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Houston’s Monthly Metrics: September 2015

The following article originally appeared in the September newsletter to clients of Kiley Advisors, LLC for the purpose of providing the latest leading indicators and industry issues to those clients.  Reprinted with permission.

With the latest ride from oil prices, the forecasted recovery in Houston has been pushed back to the second half of 2016 at the earliest.  Houston year to date, seasonally adjusted job growth is at 12,000 (July 2015) – well off the pace of the last few years.  While Goldman Sachs, this past Friday, issued a release which still forecasts average oil prices at $50 to $60 per barrel for the next few years, we are hearing of “early retirement” packages being offered to Houston employees as the oil and gas industry prepares for more job losses this coming January through either another round of layoffs, bankruptcies or mergers.

Other industries are beginning to feel the ripple effect of lower oil, with their indices slowing, although still positive.

CenterPoint is tracking approximately 1,000 less temporary poles than a year ago – an indicator of slowing construction.

The office construction market, while significantly slower than a year ago, is projected to slow further, with 5 msf expected to be delivered this year, 4.5 msf next year and currently only 1.3 msf in 2017 with lower rents and concessions expected in the near future, according to CBRE.  Sublease space has continued to flood the market and currently sits at 7.4 msf (3.6% of total market), and is projected to plateau at 10 msf (5% of market) in early 2016.  As a comparison, Chicago, during the height of the great recession, had 10% sublease space, double Houston’s anticipated peak.  So while the market may look bad to Houstonians, it is still faring much better by comparison and Houston is believed to come out of this recession stronger than before it went in.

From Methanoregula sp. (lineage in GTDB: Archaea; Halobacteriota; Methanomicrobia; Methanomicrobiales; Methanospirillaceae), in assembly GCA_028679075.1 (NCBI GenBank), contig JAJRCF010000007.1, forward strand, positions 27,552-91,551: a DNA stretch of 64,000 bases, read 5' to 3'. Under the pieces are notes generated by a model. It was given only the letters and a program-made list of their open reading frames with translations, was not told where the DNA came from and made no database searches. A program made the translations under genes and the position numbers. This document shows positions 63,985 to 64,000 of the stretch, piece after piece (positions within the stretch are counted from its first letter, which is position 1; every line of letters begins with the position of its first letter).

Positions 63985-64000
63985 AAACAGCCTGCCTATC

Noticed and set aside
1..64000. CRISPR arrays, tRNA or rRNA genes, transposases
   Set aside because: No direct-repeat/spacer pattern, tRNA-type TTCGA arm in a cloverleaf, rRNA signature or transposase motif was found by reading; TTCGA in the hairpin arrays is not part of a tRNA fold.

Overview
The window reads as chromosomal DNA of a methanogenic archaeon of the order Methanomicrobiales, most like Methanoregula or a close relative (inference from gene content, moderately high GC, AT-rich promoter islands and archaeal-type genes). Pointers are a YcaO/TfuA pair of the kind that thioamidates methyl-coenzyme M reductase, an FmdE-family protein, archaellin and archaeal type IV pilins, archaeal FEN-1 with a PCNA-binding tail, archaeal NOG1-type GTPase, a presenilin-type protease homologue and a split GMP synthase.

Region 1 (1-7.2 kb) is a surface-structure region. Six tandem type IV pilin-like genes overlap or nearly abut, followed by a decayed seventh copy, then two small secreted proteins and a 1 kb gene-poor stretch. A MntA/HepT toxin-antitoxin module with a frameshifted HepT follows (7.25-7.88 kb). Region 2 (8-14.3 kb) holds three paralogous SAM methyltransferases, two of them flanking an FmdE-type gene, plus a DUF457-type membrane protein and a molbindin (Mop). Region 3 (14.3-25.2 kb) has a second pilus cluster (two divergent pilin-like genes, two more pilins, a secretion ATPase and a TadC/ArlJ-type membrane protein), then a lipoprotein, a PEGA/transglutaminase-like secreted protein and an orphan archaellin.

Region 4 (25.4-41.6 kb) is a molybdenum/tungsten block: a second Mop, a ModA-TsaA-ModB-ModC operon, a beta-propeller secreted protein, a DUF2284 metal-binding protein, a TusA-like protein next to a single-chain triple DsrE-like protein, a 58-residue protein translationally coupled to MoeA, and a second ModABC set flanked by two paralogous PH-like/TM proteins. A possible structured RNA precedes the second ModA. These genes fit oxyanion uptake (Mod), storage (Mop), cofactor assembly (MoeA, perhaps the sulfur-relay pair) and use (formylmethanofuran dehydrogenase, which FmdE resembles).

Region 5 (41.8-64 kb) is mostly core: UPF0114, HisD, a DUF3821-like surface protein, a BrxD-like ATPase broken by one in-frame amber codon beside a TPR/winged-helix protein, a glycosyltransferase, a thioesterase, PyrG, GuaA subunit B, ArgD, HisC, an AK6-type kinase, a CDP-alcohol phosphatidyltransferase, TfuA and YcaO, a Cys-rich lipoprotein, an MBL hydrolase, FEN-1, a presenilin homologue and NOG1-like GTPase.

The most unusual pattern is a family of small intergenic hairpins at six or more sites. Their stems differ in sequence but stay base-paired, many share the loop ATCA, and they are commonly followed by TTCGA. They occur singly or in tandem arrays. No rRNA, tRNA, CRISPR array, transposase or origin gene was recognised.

PKF Consulting has revised their forecast for the Houston hotel market to be down the rest 2015, and to stay down for the next six quarters.  There is an 8% increase in supply coming online next year to prepare for the Super Bowl, not including the convention center hotel set to deliver in early 2017; but until business travel rebounds, this market is likely going to continue to lag.

Single Family and Multi-Family are also both slowing.  With the uncertainty surrounding the Dodd-Frank requirements and the EPA’s clean water battle in the Supreme Court, single family is still on pace to deliver the 28,000 homes this year, but will see a dip of 10-15% over the next 18 to 24 months, according to Metrostudy.  Despite that dip, Houston is still expected to have the tightest inventory across Texas next year.  Multi-family has seen public money dry up, but private money remains strong.  Occupancy across all classes has risen and 20,000 units are expected to be delivered in 2015 and another 16- to 17,000 units in 2016.

While things will certainly be slower than we are used to, the pie should still be big enough for everyone to get a piece.